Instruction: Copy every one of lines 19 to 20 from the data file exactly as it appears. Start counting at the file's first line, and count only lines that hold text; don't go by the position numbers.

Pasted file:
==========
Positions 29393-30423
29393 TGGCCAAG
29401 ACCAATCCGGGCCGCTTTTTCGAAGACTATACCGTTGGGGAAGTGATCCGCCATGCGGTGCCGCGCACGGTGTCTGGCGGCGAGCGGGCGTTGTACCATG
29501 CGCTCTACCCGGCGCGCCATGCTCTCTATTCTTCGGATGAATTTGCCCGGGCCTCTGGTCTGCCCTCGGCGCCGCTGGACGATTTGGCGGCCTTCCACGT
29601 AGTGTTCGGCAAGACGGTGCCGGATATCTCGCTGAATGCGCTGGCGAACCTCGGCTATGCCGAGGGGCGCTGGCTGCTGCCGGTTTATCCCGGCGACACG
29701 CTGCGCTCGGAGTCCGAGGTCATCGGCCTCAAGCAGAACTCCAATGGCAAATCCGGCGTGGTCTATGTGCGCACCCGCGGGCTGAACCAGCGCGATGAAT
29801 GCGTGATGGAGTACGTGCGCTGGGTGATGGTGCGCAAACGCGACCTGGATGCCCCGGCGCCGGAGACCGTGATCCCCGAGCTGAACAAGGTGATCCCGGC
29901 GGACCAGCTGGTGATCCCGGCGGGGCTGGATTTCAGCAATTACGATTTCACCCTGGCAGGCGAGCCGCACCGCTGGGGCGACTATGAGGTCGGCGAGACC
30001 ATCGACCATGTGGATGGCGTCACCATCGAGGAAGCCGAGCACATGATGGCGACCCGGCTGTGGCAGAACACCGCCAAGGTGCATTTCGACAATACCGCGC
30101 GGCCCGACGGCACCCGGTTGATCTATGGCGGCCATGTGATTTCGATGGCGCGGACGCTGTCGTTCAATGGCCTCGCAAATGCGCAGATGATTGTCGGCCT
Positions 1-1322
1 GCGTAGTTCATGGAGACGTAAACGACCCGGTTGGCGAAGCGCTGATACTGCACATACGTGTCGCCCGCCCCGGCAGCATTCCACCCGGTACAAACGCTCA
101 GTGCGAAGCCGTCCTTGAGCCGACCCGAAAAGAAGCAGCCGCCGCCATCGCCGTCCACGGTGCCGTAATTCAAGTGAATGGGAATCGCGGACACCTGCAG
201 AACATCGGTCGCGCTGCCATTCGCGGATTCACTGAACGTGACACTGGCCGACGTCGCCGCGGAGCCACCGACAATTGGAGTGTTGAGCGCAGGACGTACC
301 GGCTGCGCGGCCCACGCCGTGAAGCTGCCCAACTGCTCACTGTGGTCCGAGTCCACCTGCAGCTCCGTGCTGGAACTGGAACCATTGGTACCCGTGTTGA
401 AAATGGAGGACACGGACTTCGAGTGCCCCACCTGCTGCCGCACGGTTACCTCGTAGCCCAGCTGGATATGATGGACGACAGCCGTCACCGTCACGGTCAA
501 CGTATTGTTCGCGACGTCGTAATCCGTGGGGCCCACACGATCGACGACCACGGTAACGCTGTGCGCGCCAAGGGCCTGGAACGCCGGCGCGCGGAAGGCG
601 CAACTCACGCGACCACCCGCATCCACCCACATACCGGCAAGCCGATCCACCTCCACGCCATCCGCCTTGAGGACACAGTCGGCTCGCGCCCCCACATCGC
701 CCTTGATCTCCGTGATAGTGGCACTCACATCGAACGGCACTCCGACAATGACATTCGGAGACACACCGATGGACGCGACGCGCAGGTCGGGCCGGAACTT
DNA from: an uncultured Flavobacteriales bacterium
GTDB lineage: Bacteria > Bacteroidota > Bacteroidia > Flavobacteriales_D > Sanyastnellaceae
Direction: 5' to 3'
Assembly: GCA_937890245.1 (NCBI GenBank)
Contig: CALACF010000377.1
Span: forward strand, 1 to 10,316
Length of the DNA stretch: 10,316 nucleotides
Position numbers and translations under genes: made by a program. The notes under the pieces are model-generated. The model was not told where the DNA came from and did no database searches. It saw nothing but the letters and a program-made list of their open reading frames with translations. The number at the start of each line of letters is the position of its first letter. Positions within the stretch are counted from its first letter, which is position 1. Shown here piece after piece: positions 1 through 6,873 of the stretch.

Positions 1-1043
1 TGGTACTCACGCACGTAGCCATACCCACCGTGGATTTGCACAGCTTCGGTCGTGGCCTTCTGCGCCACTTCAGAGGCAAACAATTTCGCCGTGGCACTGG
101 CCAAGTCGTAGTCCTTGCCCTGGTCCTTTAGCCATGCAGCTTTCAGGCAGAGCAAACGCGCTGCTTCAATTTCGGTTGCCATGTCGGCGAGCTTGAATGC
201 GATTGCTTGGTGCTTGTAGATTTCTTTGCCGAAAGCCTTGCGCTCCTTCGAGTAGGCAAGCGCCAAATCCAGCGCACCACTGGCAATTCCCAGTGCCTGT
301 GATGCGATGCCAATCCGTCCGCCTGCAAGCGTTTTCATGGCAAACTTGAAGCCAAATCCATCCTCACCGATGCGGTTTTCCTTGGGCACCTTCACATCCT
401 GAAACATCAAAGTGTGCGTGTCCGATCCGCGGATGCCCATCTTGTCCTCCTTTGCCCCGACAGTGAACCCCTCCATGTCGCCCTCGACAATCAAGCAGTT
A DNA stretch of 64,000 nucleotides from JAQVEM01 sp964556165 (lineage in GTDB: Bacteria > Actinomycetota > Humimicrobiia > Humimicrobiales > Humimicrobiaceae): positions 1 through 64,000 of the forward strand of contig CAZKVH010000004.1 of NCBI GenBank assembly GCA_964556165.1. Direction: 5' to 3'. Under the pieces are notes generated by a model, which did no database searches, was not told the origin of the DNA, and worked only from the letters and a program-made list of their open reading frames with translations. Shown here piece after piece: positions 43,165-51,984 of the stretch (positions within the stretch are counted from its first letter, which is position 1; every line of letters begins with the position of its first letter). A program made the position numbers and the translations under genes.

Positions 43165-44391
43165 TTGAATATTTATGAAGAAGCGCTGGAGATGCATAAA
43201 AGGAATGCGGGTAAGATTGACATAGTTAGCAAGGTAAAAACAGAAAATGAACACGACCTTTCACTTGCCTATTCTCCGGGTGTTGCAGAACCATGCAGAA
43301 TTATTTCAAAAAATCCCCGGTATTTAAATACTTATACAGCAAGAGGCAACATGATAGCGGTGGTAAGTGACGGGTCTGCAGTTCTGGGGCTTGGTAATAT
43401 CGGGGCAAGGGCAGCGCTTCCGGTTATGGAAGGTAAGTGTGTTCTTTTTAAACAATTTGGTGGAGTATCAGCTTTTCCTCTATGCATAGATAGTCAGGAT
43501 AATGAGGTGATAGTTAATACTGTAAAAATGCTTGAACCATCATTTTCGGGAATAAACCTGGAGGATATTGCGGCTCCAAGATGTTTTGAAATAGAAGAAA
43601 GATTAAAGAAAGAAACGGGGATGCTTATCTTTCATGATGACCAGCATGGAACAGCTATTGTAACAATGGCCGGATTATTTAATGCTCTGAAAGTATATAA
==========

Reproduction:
701 CCTTGATCTCCGTGATAGTGGCACTCACATCGAACGGCACTCCGACAATGACATTCGGAGACACACCGATGGACGCGACGCGCAGGTCGGGCCGGAACTT
DNA from: an uncultured Flavobacteriales bacterium